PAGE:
memchr 2.6.4

Provides extremely fast (uses SIMD on x86_64, aarch64 and wasm32) routines for 1, 2 or 3 byte search and single substring search.


This library provides heavily optimized routines for string search primitives.

Build status

Dual-licensed under MIT or the UNLICENSE.



  • The top-level module provides routines for searching for 1, 2 or 3 bytes in the forward or reverse direction. When searching for more than one byte, positions are considered a match if the byte at that position matches any of the bytes.
  • The memmem sub-module provides forward and reverse substring search routines.

In all such cases, routines operate on &[u8] without regard to encoding. This is exactly what you want when searching either UTF-8 or arbitrary bytes.

Compiling without the standard library

memchr links to the standard library by default, but you can disable the std feature if you want to use it in a #![no_std] crate:

memchr = { version = "2", default-features = false }

On x86_64 platforms, when the std feature is disabled, the SSE2 accelerated implementations will be used. When std is enabled, AVX2 accelerated implementations will be used if the CPU is determined to support it at runtime.

SIMD accelerated routines are also available on the wasm32 and aarch64 targets. The std feature is not required to use them.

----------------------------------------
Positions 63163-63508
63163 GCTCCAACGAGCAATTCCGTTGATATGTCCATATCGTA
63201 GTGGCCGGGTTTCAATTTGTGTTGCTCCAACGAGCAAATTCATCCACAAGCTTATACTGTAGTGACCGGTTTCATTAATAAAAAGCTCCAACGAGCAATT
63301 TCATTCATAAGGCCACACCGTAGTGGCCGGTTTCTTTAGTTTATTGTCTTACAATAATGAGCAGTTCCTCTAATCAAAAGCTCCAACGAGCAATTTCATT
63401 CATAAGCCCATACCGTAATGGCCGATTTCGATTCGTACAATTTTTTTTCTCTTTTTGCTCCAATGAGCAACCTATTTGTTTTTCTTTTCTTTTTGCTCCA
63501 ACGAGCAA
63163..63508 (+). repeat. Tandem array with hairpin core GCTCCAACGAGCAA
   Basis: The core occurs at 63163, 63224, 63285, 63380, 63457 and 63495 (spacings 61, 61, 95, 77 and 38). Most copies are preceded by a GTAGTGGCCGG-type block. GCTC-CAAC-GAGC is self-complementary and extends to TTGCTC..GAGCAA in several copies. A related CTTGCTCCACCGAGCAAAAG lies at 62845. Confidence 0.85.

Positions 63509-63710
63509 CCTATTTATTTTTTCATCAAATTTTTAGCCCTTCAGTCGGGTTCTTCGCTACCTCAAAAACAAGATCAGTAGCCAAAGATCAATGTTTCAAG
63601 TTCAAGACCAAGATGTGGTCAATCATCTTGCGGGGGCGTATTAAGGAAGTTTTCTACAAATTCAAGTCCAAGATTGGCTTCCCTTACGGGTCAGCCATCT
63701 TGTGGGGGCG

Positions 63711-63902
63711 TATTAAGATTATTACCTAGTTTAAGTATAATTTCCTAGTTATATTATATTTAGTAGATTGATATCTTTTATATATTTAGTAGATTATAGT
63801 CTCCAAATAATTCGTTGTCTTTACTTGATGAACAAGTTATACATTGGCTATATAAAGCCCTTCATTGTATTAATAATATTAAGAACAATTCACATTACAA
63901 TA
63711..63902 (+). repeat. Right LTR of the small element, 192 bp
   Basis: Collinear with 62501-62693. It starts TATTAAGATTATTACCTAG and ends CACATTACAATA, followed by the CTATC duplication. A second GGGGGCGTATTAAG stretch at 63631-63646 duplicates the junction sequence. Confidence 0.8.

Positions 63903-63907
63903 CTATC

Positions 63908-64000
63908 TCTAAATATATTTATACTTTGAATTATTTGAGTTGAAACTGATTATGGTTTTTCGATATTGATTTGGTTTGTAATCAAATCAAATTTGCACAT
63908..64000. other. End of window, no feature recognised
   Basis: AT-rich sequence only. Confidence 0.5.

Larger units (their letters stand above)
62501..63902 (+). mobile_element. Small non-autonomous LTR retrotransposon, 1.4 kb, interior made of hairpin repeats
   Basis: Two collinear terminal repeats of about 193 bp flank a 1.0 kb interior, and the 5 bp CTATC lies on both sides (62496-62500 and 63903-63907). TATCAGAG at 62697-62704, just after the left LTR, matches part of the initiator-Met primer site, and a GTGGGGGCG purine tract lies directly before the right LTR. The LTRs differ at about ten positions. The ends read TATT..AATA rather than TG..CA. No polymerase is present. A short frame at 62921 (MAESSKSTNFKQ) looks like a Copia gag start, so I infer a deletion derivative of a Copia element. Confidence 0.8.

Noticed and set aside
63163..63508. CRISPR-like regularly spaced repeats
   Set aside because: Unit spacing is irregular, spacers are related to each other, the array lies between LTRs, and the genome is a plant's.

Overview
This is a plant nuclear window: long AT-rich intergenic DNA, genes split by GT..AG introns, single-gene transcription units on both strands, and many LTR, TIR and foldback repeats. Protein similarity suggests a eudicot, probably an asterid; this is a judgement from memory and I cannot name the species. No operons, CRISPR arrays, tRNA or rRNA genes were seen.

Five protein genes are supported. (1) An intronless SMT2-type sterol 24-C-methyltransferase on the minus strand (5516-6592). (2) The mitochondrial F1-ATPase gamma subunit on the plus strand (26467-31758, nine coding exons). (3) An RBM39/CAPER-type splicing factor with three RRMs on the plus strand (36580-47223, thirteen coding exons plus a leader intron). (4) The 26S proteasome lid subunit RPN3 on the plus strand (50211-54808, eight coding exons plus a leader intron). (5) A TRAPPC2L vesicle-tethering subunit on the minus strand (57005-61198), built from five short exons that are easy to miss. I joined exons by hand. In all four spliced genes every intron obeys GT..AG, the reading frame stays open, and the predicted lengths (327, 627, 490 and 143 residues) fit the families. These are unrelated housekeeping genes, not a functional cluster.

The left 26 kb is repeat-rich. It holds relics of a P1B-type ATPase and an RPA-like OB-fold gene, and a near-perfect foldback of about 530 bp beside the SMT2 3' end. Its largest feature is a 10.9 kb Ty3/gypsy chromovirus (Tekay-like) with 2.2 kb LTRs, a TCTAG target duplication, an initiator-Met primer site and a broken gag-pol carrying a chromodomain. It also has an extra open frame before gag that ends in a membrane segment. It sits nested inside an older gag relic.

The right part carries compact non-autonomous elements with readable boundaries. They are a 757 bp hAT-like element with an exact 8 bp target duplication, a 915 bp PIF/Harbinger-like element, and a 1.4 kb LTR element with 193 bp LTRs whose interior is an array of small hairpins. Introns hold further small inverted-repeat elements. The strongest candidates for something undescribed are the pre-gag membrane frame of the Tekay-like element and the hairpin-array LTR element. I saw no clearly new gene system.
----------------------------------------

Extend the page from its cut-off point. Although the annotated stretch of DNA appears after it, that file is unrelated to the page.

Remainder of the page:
When a SIMD version is not available, then this crate falls back to SWAR techniques.

Minimum Rust version policy

This crate's minimum supported rustc version is 1.61.0.

The current policy is that the minimum Rust version required to use this crate can be increased in minor version updates. For example, if crate 1.0 requires Rust 1.20.0, then crate 1.0.z for all values of z will also require Rust 1.20.0 or newer. However, crate 1.y for y > 0 may require a newer minimum version of Rust.

In general, this crate will be conservative with respect to the minimum supported version of Rust.

Testing strategy

Given the complexity of the code in this crate, along with the pervasive use of unsafe, this crate has an extensive testing strategy. It combines multiple approaches:

  • Hand-written tests.
  • Exhaustive-style testing meant to exercise all possible branching and offset calculations.
  • Property based testing through quickcheck.
  • Fuzz testing through cargo fuzz.
  • A huge suite of benchmarks that are also run as tests. Benchmarks always confirm that the expected result occurs.

Improvements to the testing infrastructure are very welcome.

Algorithms used

At time of writing, this crate's implementation of substring search actually has a few different algorithms to choose from depending on the situation.

  • For very small haystacks, Rabin-Karp is used to reduce latency. Rabin-Karp has very small overhead and can often complete before other searchers have even been constructed.
  • For small needles, a variant of the "Generic SIMD" algorithm is used. Instead of using the first and last bytes, a heuristic is used to select bytes based on a background distribution of byte frequencies.
  • In all other cases, Two-Way is used. If possible, a prefilter based on the "Generic SIMD" algorithm linked above is used to find candidates quickly. A dynamic heuristic is used to detect if the prefilter is ineffective, and if so, disables it.